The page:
Marcel Hirscher powered to
the slalom lead only to be
It was a small crowd for
the Hahnenkamm — only
The 72nd Hahnenkamm
In 1932 a gallon of gasoline was about 10 cents, the Lindbergh baby was kidnapped, Amelia Earhart became the first woman to solo a transatlantic flight, and Ferdl Friedensbacher won the downhill, Hans Ma-riacher the slalom and Gordon Cleaver the combined as the first Hahnenkamm was held in Kitzbuehel.
Today, there is nothing subtle about the Hahnenkamm. That helps make it readily understandable to almost
anyone. It’s obvious that the downhill is a race you must first survive, and that winning takes something special. Perhaps this explains the popularity among those thousands who arrive by the steady stream of trains,
and the bedecked celebrities who come by jets and luxury cars.
This season at Hahnenkamm, there was also a weather factor, which no doubt cut back on the volume of
spectators. Crowd estimates were low by Kitzbuehel standards, a paltry 30,000.
Often termed “rough” or “bumpy,” in 2012 Kitzbuehel’s Streif course was by any measure smoother, with
better compacted snow than veteran skiers expected. Those veterans reveled in the conditions on Tuesday’s cloudy opening training run. Klaus Kroell ( 31 years old), Mario Scheiber ( 28), Didier Cuche ( 37) and
Bode Miller ( 34) were the four fastest down.
The next day, under a blue sky and with slightly colder temperatures it was Cuche with Kroell and Johan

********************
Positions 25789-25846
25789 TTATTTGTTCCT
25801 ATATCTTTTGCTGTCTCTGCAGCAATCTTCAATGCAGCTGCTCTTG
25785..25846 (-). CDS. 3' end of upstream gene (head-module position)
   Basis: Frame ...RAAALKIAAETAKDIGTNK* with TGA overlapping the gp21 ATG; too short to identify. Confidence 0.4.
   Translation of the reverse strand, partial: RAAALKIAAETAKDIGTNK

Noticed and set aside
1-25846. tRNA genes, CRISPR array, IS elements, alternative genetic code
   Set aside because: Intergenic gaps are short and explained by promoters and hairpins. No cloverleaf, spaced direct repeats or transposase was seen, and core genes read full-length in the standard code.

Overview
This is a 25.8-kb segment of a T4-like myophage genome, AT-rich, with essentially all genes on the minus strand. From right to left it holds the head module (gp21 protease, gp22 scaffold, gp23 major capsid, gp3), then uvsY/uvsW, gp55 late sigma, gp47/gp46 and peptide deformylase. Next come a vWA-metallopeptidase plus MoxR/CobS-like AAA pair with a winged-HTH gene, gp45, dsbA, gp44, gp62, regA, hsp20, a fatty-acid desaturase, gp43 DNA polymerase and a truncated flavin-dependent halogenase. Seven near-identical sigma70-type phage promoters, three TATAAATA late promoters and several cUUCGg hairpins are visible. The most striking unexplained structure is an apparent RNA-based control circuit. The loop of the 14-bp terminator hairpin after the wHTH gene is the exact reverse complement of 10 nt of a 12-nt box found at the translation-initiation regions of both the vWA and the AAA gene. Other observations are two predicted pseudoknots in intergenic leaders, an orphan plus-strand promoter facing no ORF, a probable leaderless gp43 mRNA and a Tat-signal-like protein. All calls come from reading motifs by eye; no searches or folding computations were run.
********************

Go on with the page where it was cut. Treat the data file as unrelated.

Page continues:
Clarey ( 31) on top of the finish order. American Travis Ganong, in his second year of challenging the track,
crashed on the final pitch — the Zeilschuss — and learned one more of the many lessons the Streif can
teach. “I felt pretty relaxed,” he said, “which is pretty funny considering I was sliding backwards and upside
down.” Maybe the “soft” snow helped keep him anxiety-free.
Organizers were worried, correctly, about an approaching storm front. When a mix of rain and snow slathered the course Thursday officials decided to cancel the third training run and try to preserve the good condition of the track. “The racetrack is like a raw egg right now,” said FIS race director Guenther Hujara. “We
have to take special care.”
Didier Cuche, one of three (with Franz Klammer and Karl Schranz) four-time winners of the Hahnenkamm
downhill, took the opportunity to announce he would retire at the end of the season, giving himself a bit more
incentive for race day and 500-plus journalists something to write about.
“Kitzbuehel represents something for me and I decided to make my decision here,” an emotional Cuche
said. “It’s not a decision that I took last night or today. I am in top form and I can still aspire to win races. It’s
in this condition that I wish to retire from the World Cup.”
With snow at the top, rain at the bottom and ankle-deep slush around town, it looked glum for both the super
G on Friday and the Hahnenkamm Saturday.
Super G wasn’t added to the Hahnenkamm program until 2000 and, quite frankly, is served up as an appetizer for the main course of the weekend. It was canceled before some of the racer’s alarms went off.
Downhill, Jan. 21
As rain continued to soak Kitzbuehel, organizers were reporting that the course was in fine condition. The
local populous rallied, calling the mayor to see if they could help. They were told to meet at the bottom